Mere Christianity C S Lewis, Kathleen Norris Apr , One of the most popular introductions to Christian faith ever written, Mere Christianity has sold millions of copies worldwide The book brings together C S Lewis s legendary broadcast talks of the war years, talks in which he set out simply to explain and defend the belief that has been common to nearly all Christians at all times. Mere Christianity Mere Christianity by C.S Lewis Mere Christianity is C.S Lewis s forceful and accessible doctrine of Christian belief First heard as informal radio broadcasts and then published as three separate books The Case for Christianity, Christian Behavior, and Beyond Personality Mere Christianity brings together what Lewis saw as the fundamental truths of the religion. Mere Christianity by C S Lewis, Paperback Barnes Noble Apr , Mere Christianity is arguably one of the most important Christian works of the th century, and to my mind ranks with Augustine s Confessions in its scope as a systematic theology. Mere Christianity C.S Lewis Signature Classics Kindle Jun , Expanded into book form, Mere Christianity never flinches as it sets out a rational basis for Christianity and builds an edifice of compassionate morality atop this foundation As Mr Lewis clearly demonstrates, Christianity is not a religion of flitting angels and blind faith, but of free will, an innate sense of justice and the grace of God. Mere Christianity read online free by C S Lewis Mere Christianity is C.S Lewis s forceful and accessible doctrine of Christian belief First heard as informal radio broadcasts and then published as three separate books The Case for Christianity, Christian Behavior, and Beyond Personality Mere Christianity brings together what Lewis saw as the fundamental truths of the religion.

  1. Librarian Note There is than one author in the database with this nameIVE STAPLES LEWIS 1898 1963 was one of the intellectual giants of the twentieth century and arguably one of the most influential writers of his day He was a Fellow and Tutor in English Literature at Oxford University until 1954 He was unanimously elected to the Chair of Medieval and Renaissance Literature at Cambridge University, a position he held until his retirement He wrote than thirty books, allowing him to reach a vast audience, and his works continue to attract thousands of new readers every year His most distinguished and popular accomplishments include Mere Christianity, Out of the Silent Planet, The Great Divorce, The Screwtape Letters, and the universally acknowledged classics The Chronicles of Narnia To date, the Narnia books have sold over 100 million copies and been transformed into three major motion pictures.Lewis was married to poet Joy Davidman.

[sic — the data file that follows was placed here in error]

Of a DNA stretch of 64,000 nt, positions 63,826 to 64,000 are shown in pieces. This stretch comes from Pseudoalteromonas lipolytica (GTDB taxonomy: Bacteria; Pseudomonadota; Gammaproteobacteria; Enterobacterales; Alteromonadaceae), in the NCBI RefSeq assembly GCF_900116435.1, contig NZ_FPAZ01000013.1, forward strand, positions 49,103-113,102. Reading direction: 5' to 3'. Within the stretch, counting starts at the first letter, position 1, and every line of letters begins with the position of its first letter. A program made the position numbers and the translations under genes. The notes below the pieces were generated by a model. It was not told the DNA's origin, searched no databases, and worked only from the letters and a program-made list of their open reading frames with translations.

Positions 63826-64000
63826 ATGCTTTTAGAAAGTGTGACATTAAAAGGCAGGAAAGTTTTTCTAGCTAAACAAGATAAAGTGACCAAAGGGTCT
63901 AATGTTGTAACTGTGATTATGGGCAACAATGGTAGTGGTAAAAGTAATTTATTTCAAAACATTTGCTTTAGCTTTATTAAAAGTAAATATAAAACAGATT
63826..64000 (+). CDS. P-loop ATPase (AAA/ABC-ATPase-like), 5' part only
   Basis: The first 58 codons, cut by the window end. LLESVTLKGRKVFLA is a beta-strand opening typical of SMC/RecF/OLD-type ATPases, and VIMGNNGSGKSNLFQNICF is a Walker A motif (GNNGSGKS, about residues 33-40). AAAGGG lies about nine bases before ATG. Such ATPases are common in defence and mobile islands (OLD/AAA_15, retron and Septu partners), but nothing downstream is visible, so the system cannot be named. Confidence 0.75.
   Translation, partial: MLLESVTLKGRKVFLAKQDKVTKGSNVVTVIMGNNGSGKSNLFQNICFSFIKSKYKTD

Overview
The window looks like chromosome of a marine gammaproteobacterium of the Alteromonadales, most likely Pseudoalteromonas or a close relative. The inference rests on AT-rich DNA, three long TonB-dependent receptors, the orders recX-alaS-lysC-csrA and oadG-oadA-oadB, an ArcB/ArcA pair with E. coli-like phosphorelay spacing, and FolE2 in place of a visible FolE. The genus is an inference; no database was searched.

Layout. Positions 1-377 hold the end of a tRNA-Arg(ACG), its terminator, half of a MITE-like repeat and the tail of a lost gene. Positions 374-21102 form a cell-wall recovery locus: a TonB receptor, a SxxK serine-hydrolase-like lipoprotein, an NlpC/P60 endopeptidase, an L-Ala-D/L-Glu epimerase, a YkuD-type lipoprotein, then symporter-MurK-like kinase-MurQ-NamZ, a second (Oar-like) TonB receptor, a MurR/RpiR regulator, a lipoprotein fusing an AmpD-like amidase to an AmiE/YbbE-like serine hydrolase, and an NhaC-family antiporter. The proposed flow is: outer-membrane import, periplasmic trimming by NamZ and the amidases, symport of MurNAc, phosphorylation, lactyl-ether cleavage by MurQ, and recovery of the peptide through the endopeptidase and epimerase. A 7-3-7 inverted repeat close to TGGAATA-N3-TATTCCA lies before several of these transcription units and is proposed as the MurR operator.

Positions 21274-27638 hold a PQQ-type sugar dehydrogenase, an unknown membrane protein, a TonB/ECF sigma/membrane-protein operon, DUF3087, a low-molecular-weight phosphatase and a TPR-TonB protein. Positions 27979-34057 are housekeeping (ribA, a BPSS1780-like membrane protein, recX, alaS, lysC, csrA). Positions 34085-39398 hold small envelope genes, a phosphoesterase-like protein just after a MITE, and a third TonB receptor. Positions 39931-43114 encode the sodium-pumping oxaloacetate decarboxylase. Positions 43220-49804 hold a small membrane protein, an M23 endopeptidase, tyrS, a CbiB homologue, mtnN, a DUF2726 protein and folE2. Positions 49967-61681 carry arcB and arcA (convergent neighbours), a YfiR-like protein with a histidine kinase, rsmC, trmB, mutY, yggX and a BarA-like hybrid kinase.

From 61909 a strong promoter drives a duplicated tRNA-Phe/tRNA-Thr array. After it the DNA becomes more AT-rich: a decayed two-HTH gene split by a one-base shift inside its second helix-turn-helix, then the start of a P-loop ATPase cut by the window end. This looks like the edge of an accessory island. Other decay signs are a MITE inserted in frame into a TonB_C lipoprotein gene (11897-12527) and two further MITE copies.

706 Reply to “Mere Christianity”

  1. I had to stop reading this, it was making me ill It may be that every single sentence in this book is either wrong or offensive or inane or all three Here s a passage from page 45 CS is talking about what he calls Dualism i.e Manichaeism whereby the existence of evil is explained by there being two equal forces in the Universe which are in perpetual contention, the Good one and the Bad one CS says If Dualism is true then the Bad Power must be a being who likes badness for its own sake But in rea [...]


  2. I finished listening to this book early this morning, a little before seven I could not sleep, and as I lay in the darkness in need of some comfort and company, I thought that I should go ahead and finish it I am glad I did I am perhaps a bit biased I have always liked Lewis, ever since I read The Chronicles of Narnia in high school My liking deepened for him when I saw the movie Shadowlands Something about his life called to me I have since done research on him and his journey from atheism to f [...]


  3. Read it, even for the last chapter alone Most people have no idea about what Christianity is That is the reason that CS Lewis book exists If you are looking for a book that will convince you to take the leap of faith and become a Christian like so many 1 star reviewers who said they were unconvinced then don t waste your time No book will convince you However, if you are looking for the facts about real Christianity not as a religion, but as a relationship then you can t do much better than Lewi [...]


  4. Lewis is brilliant Here s a quote from the book that s never left my head I am trying here to prevent anyone saying the really foolish thing that people often say about Him I m ready to accept Jesus as a great moral teacher, but I don t accept His claim to be God That is the one thing we must not say A man who was merely a man and said the sort of things Jesus said would not be a great moral teacher He would either be a lunatic on the level with the man who says he is a poached egg or else he wo [...]